An intimate and devastating story of the path of two lovers through the ruins of a relationship, set against the backdrop of a seismic period in European history. Translated from German by Michael Hofmann.

Berlin. 11 July 1986. They meet by chance on a bus. She is a young student, he is older and married. Theirs is an intense and sudden attraction, fuelled by a shared passion for music and art, and heightened by the secrecy they must maintain. But when she strays for a single night he cannot forgive her and a dangerous crack forms between them, opening up a space for cruelty, punishment and the exertion of power. And the world around them is changing too: as the GDR begins to crumble, so too do all the old certainties and the old loyalties, ushering in a new era whose great gains also involve profound loss. 

Kairos was shortlisted for the International Booker Prize 2024, announced on April 9 2024.


 

Shortlisted
The International Booker Prize 2024
Published by
Granta Books
Publication date

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Jenny Erpenbeck

Jenny Erpenbeck

About the Author

Jenny Erpenbeck was born in Berlin, Germany, in 1967.
More about Jenny Erpenbeck
Portrait of translator and poet Michael Hofmann

Michael Hofmann

About the Author

Michael Hofmann is a poet, reviewer and translator.
More about Michael Hofmann

What the International Booker Prize 2024 judges said

‘An expertly braided novel about the entanglement of personal and national transformations, set amid the tumult of 1980s Berlin. Kairos unfolds around a chaotic affair between Katharina, a 19-year-old woman, and Hans, a 53-year-old writer in East Berlin. Erpenbeck’s narrative prowess lies in her ability to show how momentous personal and historical turning points intersect, presented through exquisite prose that marries depth with clarity. She masterfully refracts generation-defining political developments through the lens of a devastating relationship, thus questioning the nature of destiny and agency. Kairos is a bracing philosophical inquiry into time, choice, and the forces of history.’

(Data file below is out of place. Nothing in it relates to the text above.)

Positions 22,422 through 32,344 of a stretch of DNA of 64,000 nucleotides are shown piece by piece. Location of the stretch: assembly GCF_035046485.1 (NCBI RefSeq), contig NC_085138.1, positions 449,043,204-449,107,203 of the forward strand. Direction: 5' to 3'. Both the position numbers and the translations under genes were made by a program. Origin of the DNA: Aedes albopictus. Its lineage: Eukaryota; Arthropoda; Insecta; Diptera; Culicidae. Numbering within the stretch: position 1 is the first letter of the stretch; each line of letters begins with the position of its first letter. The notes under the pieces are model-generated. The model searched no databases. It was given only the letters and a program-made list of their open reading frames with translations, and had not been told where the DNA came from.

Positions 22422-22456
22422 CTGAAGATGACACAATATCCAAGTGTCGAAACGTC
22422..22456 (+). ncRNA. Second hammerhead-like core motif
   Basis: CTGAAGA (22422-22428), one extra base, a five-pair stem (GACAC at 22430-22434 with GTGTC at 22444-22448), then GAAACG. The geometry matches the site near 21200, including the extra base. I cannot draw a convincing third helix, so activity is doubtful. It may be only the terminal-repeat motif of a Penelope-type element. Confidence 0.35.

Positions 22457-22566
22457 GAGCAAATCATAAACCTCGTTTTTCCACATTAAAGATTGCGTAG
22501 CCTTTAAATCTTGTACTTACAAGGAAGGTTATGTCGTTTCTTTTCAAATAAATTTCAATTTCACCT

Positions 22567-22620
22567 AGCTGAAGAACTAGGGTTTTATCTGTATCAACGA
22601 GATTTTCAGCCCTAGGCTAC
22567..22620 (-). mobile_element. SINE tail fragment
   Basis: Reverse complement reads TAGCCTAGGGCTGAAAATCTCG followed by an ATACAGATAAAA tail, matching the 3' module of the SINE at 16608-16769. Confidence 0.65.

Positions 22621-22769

Group photo of the International Booker Prize 2024 Judges; Romesh Gunesekera, Natalie Diaz, William Kentridge, Eleanor Wachtel and Aaron Robertson.

What the critics said

John Powers, NPR:

‘Pain and pleasure do the tango in the engrossing new novel Kairos, the story of a love affair set in East Germany right before and after the fall of the Berlin Wall. It’s the latest book from the East Berlin born Jenny Erpenbeck, the 57-year-old writer and opera director who I fully expect to win the Nobel Prize sometime in the next five years. A grownup writer for grownup readers, Erpenbeck has an unsurpassed gift for showing how our ideas, passions and choices are shaped – and reshaped – by passing time and the ceaseless transformations of history.’

Charles Finch, Los Angeles Times:

‘Inasmuch as the German novel exists, however, its undisputed star in America at the moment is Jenny Erpenbeck. She’s a writer with a roving, furious, brilliant mind, and in her best-known books, including Go, Went, Gone, about a retired professor drawn into the refugee crisis, she fuses the emotional and historic in a way that suggests a new path for — well, the German novel. Now, in her severe but rewarding “Kairos,” Erpenbeck has done it again, carefully mapping the disintegration of an East German love affair onto the era just before the 1990 reunification of Germany. The book bears with it, as so startlingly few novels seem to when you encounter one that does, the absolute urgency of existential questions. Questions that encompass both the fall of the Berlin Wall and the rise of S&M.’

Natasha Walter, the Guardian

‘Jenny Erpenbeck’s Kairos is one of the bleakest and most beautiful novels I have ever read. On one level, it is a love story, or rather a story about the loss of love. It begins with a woman, Katharina, hearing about the death of her former lover. Boxes of his papers are delivered to her apartment, and when she finally sits down to open them the past rises before her like a pack of playing cards thrown into the air. […] Throughout these personal and political journeys, Erpenbeck never reaches for the stock phrase or the known response. While the novel is indeed bleak in its view of love and politics, spending time with Erpenbeck’s rigorous and uncompromising imagination is invigorating all the way to the final page.’

Other nominated books by Jenny Erpenbeck

Go, Went, Gone